4. Set a goal and purpose for your demonstration.  Make sure all participating members of your club or organization understand the goal and intended outcome. 
  5. Confrontation: Before the event, meet with your members to discuss how they should respond in case they are confronted with offensive speech, behavior or violence during your demonstration. During the event, REMEMBER: DO NOT RESPOND PHYSICALLY AND CONTACT UNIVERSITY POLICE. You can contact University Police via phone by dialing 911 or at (707) 826 – 5555.

For support with this process, consult with the Director of Student Life (located in the Clubs and Activities Office in the UC South Lounge), call (707) 826-3776, or via clubs@humboldt.edu or the Office of Student Rights and Responsibilities (located in Siemens Hall 211, call (707) 826 – 3504, or via email at osrr@humboldt.edu.

Student Conduct Policies

This section outlines potential violation of the California State University student code of conduct. Violation of Time, Place, and Manner policy can lead to student conduct violations. This is list is not exhaustive but meant to inform.

  1. Blocking of entrances to or otherwise restricting the free flow of traffic into and out of campus buildings, parking lots, campus roads and walkways with tables or movable stands:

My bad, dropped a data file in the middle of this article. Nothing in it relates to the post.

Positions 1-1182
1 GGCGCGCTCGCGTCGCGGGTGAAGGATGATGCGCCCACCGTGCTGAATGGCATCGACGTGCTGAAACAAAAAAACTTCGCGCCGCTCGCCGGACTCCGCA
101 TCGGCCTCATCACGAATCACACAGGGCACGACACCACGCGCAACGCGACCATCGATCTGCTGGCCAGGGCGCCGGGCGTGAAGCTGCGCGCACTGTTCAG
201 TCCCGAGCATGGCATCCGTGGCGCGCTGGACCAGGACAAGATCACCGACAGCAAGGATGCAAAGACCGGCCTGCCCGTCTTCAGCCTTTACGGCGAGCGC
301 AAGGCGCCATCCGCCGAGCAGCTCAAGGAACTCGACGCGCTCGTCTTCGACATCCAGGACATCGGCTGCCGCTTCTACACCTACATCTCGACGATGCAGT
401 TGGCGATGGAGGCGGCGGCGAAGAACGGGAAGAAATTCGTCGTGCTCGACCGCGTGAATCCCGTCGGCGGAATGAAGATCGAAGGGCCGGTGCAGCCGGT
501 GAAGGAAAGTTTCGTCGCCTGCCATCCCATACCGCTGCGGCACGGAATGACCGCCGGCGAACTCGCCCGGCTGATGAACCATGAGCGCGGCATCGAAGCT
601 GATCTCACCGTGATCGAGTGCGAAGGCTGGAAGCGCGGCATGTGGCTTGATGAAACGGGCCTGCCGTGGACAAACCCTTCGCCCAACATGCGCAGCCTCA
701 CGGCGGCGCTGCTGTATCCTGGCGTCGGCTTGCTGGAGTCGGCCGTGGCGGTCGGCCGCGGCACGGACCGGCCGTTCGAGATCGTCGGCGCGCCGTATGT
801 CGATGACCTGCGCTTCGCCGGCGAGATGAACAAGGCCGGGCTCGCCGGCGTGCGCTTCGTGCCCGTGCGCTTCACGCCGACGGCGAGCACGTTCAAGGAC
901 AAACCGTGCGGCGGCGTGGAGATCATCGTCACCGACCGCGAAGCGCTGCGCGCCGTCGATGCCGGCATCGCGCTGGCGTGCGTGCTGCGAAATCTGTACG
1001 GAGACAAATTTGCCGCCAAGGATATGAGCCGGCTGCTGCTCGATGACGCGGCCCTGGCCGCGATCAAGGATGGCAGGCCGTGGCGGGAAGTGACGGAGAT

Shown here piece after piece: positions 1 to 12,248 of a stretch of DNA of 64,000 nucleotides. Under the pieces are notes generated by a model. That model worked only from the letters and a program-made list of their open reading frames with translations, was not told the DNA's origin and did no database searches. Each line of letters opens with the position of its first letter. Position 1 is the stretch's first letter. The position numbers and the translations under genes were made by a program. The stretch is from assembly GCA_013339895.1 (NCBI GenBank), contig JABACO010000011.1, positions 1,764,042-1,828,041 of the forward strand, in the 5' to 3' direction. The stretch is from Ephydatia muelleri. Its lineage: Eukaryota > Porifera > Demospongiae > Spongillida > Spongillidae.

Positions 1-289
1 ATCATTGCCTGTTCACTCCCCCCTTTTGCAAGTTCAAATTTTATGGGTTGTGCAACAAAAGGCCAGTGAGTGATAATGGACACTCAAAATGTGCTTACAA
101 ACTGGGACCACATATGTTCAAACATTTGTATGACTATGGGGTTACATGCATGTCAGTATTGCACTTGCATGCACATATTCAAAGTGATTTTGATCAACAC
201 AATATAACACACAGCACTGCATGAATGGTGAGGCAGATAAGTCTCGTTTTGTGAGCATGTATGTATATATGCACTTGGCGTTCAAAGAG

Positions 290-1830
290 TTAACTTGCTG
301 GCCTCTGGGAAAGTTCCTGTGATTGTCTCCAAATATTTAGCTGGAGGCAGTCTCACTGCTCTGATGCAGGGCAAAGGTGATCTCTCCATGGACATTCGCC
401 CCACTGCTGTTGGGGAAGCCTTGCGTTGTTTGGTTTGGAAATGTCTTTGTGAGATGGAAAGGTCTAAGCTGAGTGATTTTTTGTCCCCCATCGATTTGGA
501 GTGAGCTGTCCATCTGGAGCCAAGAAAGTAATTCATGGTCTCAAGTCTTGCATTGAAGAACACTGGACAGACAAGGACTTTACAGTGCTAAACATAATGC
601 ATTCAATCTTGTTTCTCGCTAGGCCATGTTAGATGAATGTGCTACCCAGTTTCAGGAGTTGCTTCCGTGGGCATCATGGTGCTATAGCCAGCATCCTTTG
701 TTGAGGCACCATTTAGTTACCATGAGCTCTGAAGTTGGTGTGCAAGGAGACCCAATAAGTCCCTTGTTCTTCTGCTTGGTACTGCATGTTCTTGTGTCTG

(2) Unauthorized entry into, presence in, use of, or misuse of University property.
    (4) Participating in an activity that substantially and materially disrupts the normal operations of the University, or infringes on the rights of members of the University community.
  2. Obstructing or disrupting campus activities, classes, and offices:
    (3) Willful, material and substantial disruption or obstruction of a University-related activity, or any on-campus activity.
    (4) Participating in an activity that substantially and materially disrupts the normal operations of the University, or infringes on the rights of members of the University community.
  3. Utilizing amplified sound without prior approval that disrupts campus activities: CAMPUS AMPLIFICATION POLICY (See TMP):
    (3) Willful, material and substantial disruption or obstruction of a University-related activity, or any on-campus activity.